Obesity and unhealthy eating behaviors are among the major health risks all over the world (Hruby and Hu 2015). Preventing negative impacts of the obesogenic environment requires changing attitudes and awareness of eating behaviors (Elliston et al. 2017; Kremers et al. 2006). Current psychological interventions for weight loss are successful in weight reduction, but their long-term effectiveness for maintaining the lower body weight is less convincing (Cooper et al. 2010). Therefore, there is a clear need for new approaches to prevent and treat obesity. While robust interventional research is still scarce, studies suggest that mindfulness-based interventions might be able to effectively alter the unhealthy eating habits related to overweight and obesity (O’Reilly et al. 2014).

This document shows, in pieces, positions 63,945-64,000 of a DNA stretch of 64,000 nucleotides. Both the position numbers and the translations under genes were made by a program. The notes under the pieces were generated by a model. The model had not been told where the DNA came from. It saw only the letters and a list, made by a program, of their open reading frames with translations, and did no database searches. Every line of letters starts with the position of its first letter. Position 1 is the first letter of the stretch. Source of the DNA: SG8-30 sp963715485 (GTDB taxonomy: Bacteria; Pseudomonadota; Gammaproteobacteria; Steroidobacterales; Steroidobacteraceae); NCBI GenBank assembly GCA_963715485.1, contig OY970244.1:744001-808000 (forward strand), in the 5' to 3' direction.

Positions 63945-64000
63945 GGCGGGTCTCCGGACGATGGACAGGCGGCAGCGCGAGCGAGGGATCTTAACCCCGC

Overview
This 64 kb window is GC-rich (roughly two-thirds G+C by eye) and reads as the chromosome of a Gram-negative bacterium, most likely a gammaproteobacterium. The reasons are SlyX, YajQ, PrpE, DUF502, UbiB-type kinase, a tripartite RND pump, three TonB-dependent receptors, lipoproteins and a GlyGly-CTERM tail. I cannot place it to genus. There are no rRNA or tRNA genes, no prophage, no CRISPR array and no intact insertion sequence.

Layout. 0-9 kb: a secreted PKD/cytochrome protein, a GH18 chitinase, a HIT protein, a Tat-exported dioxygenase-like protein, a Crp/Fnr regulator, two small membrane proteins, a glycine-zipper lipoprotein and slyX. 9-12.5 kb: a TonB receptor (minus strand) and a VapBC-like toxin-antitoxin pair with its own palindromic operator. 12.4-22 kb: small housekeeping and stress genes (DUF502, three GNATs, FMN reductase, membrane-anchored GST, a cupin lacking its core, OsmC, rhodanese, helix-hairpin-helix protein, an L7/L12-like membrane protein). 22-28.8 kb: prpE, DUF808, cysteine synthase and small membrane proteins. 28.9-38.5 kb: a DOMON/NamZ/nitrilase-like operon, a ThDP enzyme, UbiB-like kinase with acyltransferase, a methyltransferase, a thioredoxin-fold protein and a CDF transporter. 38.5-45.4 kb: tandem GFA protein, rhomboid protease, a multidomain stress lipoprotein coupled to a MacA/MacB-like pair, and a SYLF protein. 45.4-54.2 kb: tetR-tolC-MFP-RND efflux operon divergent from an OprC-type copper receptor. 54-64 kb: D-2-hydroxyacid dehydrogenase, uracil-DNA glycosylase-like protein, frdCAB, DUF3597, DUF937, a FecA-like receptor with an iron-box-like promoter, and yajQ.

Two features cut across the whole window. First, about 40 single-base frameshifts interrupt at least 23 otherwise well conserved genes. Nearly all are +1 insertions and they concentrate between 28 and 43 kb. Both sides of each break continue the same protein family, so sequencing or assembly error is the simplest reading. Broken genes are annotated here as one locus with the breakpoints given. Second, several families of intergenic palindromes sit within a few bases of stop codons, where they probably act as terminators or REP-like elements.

Mindfulness is a specific approach to “being” that enables individuals to fully experience the present moment as it is by intentionally and consciously directing attention to as many attributes of the moment as possible (Brown et al. 2007). Practicing mindfulness in the food environment can reduce food cravings and the frequency of eating induced by external cues (Alberts et al. 2012; Allirot et al. 2017). By being more mindful of the present moment, the sensations of hunger and satiety can be brought back into the focus of conscious experience. Thus, people might become less influenced by external stimuli or internal feelings that might lead to decreased food intake (Caldwell et al. 2012). Mindfulness also seems to lead to significant reductions in body mass index (BMI) with moderate effect sizes (Carrière et al. 2018). It has a positive impact on vegetable and fruit consumption and is associated with increased self-efficacy regarding healthy eating (Gilbert and Waltz 2010; Niemeier et al. 2012; Roberts and Danoff-Burg 2010; Tapper et al. 2009). Additionally, mindfulness can be described as a form of self-regulation that creates space between stimulus and reaction and provides an opportunity for conscious intervention (Brown and Ryan 2003; Brown et al. 2007). When examining the connection between impulsiveness and mindfulness in the food environment and in obesity, Hendrickson and Rasmussen (2013, 2017) found that participants with higher BMI tend to make more impulsive decisions regarding eating, but after a short mindfulness training, they start making less impulsive food choices and can delay the onset of eating. Significant negative associations were reported not only in relation to impulsivity but also emotional and uncontrolled eating using correlational and interventional study designs (e.g., Jordan et al. 2014).